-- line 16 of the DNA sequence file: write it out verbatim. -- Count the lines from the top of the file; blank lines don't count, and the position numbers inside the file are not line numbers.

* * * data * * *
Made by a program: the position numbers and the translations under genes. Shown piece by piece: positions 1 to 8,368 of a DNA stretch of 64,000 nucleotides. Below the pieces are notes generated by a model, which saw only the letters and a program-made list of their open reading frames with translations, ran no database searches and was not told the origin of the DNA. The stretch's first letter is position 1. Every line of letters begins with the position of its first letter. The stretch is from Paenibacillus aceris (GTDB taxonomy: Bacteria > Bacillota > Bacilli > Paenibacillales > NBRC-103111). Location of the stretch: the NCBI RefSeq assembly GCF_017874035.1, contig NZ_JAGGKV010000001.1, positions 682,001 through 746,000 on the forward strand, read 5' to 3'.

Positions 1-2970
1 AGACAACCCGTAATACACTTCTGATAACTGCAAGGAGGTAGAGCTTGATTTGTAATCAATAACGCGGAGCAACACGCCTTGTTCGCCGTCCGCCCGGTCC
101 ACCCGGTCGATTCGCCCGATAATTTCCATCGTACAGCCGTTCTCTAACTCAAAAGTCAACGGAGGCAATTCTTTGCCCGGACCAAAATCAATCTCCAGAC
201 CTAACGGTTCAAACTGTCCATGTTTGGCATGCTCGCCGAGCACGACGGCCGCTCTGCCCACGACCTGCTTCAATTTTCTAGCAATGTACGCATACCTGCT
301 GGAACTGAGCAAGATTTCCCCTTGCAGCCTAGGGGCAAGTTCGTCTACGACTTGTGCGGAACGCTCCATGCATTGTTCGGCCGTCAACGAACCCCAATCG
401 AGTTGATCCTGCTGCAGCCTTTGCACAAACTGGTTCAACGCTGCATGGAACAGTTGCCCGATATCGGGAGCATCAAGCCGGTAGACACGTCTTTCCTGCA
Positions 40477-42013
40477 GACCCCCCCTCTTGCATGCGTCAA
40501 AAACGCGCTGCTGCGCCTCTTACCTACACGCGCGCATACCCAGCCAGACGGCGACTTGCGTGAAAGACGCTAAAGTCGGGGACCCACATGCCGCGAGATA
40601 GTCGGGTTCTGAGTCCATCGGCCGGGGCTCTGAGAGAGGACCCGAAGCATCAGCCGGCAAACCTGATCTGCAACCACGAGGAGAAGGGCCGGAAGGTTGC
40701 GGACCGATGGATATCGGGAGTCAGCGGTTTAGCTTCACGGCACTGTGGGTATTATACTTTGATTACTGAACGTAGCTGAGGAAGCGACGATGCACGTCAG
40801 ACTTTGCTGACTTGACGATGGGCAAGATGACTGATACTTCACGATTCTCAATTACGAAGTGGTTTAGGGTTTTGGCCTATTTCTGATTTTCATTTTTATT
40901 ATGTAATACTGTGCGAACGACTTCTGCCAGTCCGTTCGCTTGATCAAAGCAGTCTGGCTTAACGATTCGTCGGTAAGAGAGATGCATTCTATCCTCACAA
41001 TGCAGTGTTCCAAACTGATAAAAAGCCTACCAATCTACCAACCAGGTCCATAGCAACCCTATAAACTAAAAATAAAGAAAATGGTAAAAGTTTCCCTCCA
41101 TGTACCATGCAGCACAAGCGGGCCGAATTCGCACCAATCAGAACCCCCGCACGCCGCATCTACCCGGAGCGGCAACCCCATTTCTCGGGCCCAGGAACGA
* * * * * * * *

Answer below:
41101 TGTACCATGCAGCACAAGCGGGCCGAATTCGCACCAATCAGAACCCCCGCACGCCGCATCTACCCGGAGCGGCAACCCCATTTCTCGGGCCCAGGAACGA